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    Acute Angle Closure Glaucoma – Diagnosis and Treatment


    Last Updated Dec 27, 2022
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    First 5 Minutes

    Acute angle-closure glaucoma is an ocular emergency. If left untreated, it may lead to blindness.

    1. Call ophthalmology for emergent consultation. They may wish to dictate medical treatment before further procedures/surgery.
    2. Treat patient with the following:
      1. Timolol 0.5% 1 drop q15min for 2-3 doses in affected eye only.
      2. Brimonidine 0.1-0.2% 1 drop or apraclonidine 0.5% 1 drop q15min for 2-3 doses in affected eye only.
      3. Pilocarpine 2% 1 drop to affected eye.
      4. Acetazolamide 500mg PO/IM/IV then 250mg PO/IM/IV q6h.
      5. Mannitol 0.5-2g/kg IV over 20 minutes if no response to other medications.
    3. Measure IOP every 60 minutes.


    Acute angle-closure glaucoma (symptomatic) is a clinical condition that occurs in <30% of patients with closed-angle glaucoma (asymptomatic).

    Acute angle-closure glaucoma is symptomatic and characterized by conjunctival hyperemia, corneal edema, a shallow anterior chamber, and very high intraocular pressures (typically >30mmHg).

    Symptoms of acute angle-closure glaucoma include ocular pain, nausea/vomiting, and vision changes (most notably blurring with light halos).

    It is an ocular emergency that with delayed treatment (even several hours) can cause chronic glaucoma, permanent retinal vascular occlusions, optic atrophy, and permanent blindness.

    Risk factors include female sex, older age, Asian ethnicity.

    Diagnostic Process

    Diagnosis is based on tonometry demonstrating elevated intraocular pressure.

    The presumptive diagnosis can be made for an IOP >30mmHg (other sources suggest 21mmHg). There is rarely acute vision loss and pain with pressures <50mmHg.

    No role for imaging.

    Clinical Features:

    1. Painful, red eye
    2. Blurring of vision
    3. Headache
    4. Nausea and vomiting

    On Examination:

    1. Hazy cornea due to high IOP
    2. Mid-dilated, poorly/non-reactive pupil
    3. Dull corneal reflex
    4. Shallow anterior chamber
    5. Increased IOP of >30mmHg (normal 6-22mmHg)
    6. Reduced visual acuity

    Recommended Treatment

    Patient should be treated in the emergency department with topical and systemic medications to temporize damage to the optic nerve.

    Ophthalmology should then be involved for definitive management in the form of iridotomy.

    Medication Classes

    1. Prostaglandin Analogues (e.g. latanoprost)
    2. Beta-blockers (e.g. timolol)
    3. Alpha-agonists (e.g. brimonidine, apraclonidine)
    4. Carbonic anhydrase inhibitors (e.g. acetazolamide, dorzolamide)
    5. Cholinergic agonists (e.g. pilocarpine)

    Medical Management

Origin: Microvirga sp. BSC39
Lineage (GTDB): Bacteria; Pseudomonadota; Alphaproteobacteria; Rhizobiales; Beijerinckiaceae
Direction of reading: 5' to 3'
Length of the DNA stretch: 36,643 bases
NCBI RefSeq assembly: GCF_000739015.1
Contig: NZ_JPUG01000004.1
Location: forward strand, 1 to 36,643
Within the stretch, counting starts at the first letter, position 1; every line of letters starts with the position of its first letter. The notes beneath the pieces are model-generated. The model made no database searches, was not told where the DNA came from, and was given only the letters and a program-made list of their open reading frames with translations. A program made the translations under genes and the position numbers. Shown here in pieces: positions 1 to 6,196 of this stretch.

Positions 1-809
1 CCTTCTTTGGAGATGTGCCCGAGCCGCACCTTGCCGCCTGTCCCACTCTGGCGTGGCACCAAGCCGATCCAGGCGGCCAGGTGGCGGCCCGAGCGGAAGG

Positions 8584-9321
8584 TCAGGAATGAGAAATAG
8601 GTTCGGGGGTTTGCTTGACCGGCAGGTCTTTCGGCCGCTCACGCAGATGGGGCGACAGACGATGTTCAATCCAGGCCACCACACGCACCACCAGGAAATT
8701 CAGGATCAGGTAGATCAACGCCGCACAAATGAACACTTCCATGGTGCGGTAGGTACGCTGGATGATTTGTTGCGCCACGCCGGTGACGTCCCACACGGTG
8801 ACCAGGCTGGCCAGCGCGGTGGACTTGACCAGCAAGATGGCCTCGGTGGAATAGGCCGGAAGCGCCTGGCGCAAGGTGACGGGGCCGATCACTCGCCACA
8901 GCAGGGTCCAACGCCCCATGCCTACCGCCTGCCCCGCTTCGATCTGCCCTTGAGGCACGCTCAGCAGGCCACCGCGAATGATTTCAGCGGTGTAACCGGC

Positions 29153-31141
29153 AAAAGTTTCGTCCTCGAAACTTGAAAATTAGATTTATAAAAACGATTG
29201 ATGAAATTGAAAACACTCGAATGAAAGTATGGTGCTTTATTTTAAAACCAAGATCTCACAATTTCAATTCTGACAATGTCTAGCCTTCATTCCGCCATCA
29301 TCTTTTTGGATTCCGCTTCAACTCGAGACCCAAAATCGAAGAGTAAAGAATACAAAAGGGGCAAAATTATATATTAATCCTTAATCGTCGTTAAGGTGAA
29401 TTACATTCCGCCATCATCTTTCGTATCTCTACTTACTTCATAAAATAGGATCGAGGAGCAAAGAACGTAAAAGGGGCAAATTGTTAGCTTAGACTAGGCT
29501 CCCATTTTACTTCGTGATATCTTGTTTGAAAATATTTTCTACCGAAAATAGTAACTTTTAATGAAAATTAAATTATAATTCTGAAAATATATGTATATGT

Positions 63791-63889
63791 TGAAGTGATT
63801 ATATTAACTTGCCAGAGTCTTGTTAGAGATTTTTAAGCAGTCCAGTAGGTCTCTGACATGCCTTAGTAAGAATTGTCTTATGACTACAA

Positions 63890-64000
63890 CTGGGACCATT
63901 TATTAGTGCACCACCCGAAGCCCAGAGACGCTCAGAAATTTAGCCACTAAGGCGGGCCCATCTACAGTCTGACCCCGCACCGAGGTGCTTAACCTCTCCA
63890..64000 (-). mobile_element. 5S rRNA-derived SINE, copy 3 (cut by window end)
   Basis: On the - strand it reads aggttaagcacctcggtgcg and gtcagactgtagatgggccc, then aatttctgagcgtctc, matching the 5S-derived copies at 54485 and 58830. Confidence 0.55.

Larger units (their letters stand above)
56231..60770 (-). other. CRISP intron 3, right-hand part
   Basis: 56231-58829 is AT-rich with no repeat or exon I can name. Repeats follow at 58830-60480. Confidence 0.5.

1. Timolol 0.5% 1 drop q15min for 2-3 doses in affected eye only
    2. Brimonidine 0.1-0.2% 1 drop or apraclonidine 0.5% 1 drop q15min for 2-3 doses in affected eye only
    3. Pilocarpine 2% 1 drop to affected eye
    4. Acetazolamide 500mg PO/IM/IV then 250mg PO/IM/IV q6h
    5. Mannitol 0.5-2g/kg IV over 20 minutes if no response to other medications

    Ultimately, patients require referral to ophthalmology for laser peripheral iridotomy, a procedure which creates a whole in the iris to allow drainage of aqueous humor.

    Criteria For Hospital Admission

    Dictated by ophthalmology. Patients whose intraocular pressure is not responsive to medical management will require emergent iridotomy or surgery.

    Criteria For Transfer To Another Facility

    Patients with acute angle-closure glaucoma require emergent ophthalmology consultation. This may require transport depending on your centre.

    Criteria For Close Observation And/or Consult

    All patients with acute angle-closure glaucoma require urgent consultation by ophthalmology.

    Criteria For Safe Discharge Home

    Patients will require definitive management by ophthalmology within 24 hours. Disposition should be determined by the consulting ophthalmologist.

    Quality Of Evidence?


    Clinical Features and Background Information 

    This information is based on a systematic review of 210 articles between Jan 2000 and Sept 2013.  Results were published in JAMA.


    Treatment of Acute Angle Closure Glaucoma

    Current treatment of this condition is based primarily on clinician experience and expert opinion. There are no large trials available that compare topical or systemic treatment options.


    Related Information

    Reference List

    1. Petsas A, Chapman G, Stewart R. Acute angle closure glaucoma – A potential blind spot in critical care. J Intensive Care Soc. 2017;18(3): 244-246. 10.1177/1751143717701946

    2. Ah-kee, EY, Egong E, Shafi A, Lim LT, Yim JL.  A review of drug-induced acute angle closure glaucoma for non-ophthalmologists. Qatar Med J. 2015. 2015(6): 1-8. 10.5339/qmj.2015.6

    3. Weinreb RN, Aung T, Medeiros FA.  The Pathophysiology and Treatment of Glaucoma: A Review. JAMA. 2014;311(18):1901-1911. doi:10.1001/jama.2014.3192

    4. Hammond VM, Mattu A, Swadron S. Acute Glaucoma. EM RAP. October 14, 2022.  Accessed December 8, 2022.  https://www.emrap.org/corependium/chapter/recQnDsM14OI8Vjzy/Acute-Glaucoma#h.5xi7ezvh1v7o

    5. Shields SR. Managing eye disease in primary care. Postgrad Med. 2000; 108(5): 99-106. 10.3810/pgm.2000.10.1781


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